Pope Benedict offers poignant Christmas message on scandal

“We must ask ourselves what we can do to repair as much as possible the injustice that has occurred. We must ask ourselves what was wrong in our proclamation, in our whole way of living the Christian life, to allow such a thing to happen.”

So declared Pope Benedict XVI in his Christmas message to the hierarchy of the Vatican. The “thing” is the sexual abuse of children by Roman Catholic priests around the world, which has caused a scandal that continues to rock the church to its foundation. The sexual molestation of young boys has been made all the more evil by bishops and archbishops protecting the criminal clergy.

Last May, Pope Benedict admitted that the Vatican’s strategy of stonewalling and criticizing the press has not worked and publicly pledged that the church would investigate allegations of sexual abuse by the clergy and bring to justice the perpetrators. His Christmas message, as reported by the New York Times, was clearly a mea culpa aimed at reassuring the victims and their families that the past actions by the hierarchy, including the cover up of the crimes, would not be tolerated.

According to the Times, the pope conceded the child-abuse scandal has reached a “degree we could not have imagined” this year. But he also thanked “the many good clerics,” and “all those who work to help victims and to restore their trust in the church.”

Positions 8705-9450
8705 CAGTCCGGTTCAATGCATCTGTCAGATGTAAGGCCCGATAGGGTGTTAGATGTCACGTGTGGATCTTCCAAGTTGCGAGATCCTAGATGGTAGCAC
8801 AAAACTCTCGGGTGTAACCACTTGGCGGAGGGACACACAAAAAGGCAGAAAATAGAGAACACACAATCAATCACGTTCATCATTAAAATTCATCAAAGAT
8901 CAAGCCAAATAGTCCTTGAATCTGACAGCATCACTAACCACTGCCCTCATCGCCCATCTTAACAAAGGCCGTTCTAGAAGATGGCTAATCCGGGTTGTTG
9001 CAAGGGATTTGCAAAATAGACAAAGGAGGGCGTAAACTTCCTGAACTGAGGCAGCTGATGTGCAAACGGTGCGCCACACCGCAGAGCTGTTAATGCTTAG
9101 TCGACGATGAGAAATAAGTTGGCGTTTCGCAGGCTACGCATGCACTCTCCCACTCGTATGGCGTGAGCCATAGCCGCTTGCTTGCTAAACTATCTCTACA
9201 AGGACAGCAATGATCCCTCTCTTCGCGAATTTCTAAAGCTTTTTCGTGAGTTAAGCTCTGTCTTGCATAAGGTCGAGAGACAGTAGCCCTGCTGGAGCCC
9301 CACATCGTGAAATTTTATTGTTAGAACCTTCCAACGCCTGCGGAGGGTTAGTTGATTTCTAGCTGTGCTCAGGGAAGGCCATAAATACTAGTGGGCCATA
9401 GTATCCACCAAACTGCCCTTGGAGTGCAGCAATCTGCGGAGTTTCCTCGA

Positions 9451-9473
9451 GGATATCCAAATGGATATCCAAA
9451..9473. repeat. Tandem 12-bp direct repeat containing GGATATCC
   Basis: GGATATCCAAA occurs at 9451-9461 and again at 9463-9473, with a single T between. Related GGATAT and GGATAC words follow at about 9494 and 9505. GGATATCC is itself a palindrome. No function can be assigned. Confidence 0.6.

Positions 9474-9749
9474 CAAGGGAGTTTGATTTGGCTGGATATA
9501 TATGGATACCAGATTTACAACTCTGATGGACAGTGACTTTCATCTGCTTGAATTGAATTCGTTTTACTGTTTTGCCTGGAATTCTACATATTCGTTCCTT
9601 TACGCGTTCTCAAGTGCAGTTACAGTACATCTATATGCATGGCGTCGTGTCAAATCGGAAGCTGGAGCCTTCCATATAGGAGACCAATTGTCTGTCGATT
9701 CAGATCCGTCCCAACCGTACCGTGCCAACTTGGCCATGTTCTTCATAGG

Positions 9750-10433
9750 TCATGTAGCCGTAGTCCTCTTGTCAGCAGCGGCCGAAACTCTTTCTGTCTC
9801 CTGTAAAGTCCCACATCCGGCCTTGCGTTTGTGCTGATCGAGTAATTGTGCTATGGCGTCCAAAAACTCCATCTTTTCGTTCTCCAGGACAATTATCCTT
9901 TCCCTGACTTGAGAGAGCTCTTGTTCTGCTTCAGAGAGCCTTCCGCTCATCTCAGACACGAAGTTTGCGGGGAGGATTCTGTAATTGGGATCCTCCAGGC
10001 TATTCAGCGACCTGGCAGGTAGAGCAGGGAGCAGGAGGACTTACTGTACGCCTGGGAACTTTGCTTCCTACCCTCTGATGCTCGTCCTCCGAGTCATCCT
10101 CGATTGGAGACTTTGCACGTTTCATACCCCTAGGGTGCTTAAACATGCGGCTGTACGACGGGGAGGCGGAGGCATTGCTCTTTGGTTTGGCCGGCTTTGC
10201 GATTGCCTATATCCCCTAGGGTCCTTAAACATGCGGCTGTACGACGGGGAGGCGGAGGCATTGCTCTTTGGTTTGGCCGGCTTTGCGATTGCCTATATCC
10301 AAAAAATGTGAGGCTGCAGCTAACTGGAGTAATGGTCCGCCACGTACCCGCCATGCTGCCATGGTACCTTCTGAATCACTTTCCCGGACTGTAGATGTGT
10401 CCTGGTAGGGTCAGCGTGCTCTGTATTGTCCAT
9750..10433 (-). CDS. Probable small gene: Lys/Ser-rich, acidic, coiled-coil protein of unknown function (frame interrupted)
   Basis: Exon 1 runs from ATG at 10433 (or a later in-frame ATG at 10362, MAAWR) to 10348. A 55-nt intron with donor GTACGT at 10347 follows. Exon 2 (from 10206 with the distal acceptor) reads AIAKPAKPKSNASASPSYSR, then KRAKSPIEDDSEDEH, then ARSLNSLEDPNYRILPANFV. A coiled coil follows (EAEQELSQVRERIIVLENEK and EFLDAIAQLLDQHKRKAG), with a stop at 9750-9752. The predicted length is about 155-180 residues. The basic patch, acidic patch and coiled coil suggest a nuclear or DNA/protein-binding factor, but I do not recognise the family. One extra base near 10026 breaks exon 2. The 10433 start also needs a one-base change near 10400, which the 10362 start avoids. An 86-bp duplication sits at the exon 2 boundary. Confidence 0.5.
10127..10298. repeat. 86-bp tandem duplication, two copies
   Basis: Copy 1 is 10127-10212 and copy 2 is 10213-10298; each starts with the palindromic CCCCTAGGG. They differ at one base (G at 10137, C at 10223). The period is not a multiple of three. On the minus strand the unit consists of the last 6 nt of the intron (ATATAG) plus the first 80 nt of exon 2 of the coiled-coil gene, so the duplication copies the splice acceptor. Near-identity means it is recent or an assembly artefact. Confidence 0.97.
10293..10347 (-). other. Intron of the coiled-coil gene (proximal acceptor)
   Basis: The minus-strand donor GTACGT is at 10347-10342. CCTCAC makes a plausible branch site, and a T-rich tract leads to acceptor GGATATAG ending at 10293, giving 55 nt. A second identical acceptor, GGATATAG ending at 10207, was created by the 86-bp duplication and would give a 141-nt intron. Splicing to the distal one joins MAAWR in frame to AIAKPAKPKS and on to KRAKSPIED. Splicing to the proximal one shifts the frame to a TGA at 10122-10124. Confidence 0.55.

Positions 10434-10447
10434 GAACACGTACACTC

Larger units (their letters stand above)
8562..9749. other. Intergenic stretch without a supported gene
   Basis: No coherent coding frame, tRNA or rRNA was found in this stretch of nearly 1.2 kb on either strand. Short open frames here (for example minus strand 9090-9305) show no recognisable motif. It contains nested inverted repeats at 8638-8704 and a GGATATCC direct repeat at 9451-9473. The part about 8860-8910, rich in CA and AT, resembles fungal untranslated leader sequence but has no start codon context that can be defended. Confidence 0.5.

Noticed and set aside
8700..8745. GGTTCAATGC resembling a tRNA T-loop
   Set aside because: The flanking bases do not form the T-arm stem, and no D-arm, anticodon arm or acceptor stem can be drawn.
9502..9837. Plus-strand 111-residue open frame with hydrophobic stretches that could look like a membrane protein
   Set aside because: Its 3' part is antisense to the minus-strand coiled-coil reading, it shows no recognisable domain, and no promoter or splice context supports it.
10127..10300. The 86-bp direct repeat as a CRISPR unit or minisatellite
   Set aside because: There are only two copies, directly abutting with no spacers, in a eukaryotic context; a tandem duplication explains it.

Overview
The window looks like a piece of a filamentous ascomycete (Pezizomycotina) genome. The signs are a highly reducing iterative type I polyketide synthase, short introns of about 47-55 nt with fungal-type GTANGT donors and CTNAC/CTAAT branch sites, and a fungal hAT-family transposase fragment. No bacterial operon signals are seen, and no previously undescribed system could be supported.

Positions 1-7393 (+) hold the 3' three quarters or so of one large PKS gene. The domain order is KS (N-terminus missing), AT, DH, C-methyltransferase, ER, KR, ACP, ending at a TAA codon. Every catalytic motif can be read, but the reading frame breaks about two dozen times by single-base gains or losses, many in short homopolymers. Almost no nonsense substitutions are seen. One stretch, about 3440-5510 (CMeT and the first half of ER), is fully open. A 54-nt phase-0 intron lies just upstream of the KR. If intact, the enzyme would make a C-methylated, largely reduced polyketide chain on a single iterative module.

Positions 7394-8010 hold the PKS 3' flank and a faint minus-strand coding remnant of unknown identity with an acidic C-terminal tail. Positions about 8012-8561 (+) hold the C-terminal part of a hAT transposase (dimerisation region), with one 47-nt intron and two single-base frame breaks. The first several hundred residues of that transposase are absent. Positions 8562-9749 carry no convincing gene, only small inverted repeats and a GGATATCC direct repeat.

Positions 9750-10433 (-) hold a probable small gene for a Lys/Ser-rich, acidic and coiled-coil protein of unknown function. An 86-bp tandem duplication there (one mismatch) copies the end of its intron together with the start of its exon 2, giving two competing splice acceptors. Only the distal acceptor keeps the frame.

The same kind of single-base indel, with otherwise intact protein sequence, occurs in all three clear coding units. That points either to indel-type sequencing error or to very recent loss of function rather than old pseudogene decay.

This Christmas message is significant because it turns the spotlight on one of the darkest period in the church’s history while millions of Catholics around the world are celebrating the birth of Jesus Christ. Christmas is one of the holiest days in Christendom, and yet Pope Benedict has ensured the celebration will be tempered by the reality of the sex abuse scandal.

“We are well aware of the particular gravity of the sin committed by priests and of our corresponding responsibility,” he said in his message to the leaders of the church.

Cardinal Ratzinger

Last summer, we argued that the true test of Pope Benedict’s commitment to deal openly and honestly with the growing worldwide scandal will come when he has to answer the myriad questions about his role as head of the Congregation for the Doctrine of the Faith. At the time, he was Cardinal Joseph Ratzinger, and his duties included dealing with the allegations against priests. There have been reports that Ratzinger made a determined effort to sweep the scandal under the rug.

The Associated Press has reported that the cardinal was urged to defrock a California priest who had a record of molesting children, but he refused, citing “the good of the universal church.”

But the New York Times now says the Vatican has published a letter from 1988 in which Ratzinger had sought ways for swifter punishment for pedophile priests, but he was unsuccessful.

Be that as it may, there are many Catholics who still feel betrayed by the child-abuse scandal and want Pope Benedict to not only make sure the abusive priests are punished, but that the bishops and archbishops who protected them are called to account.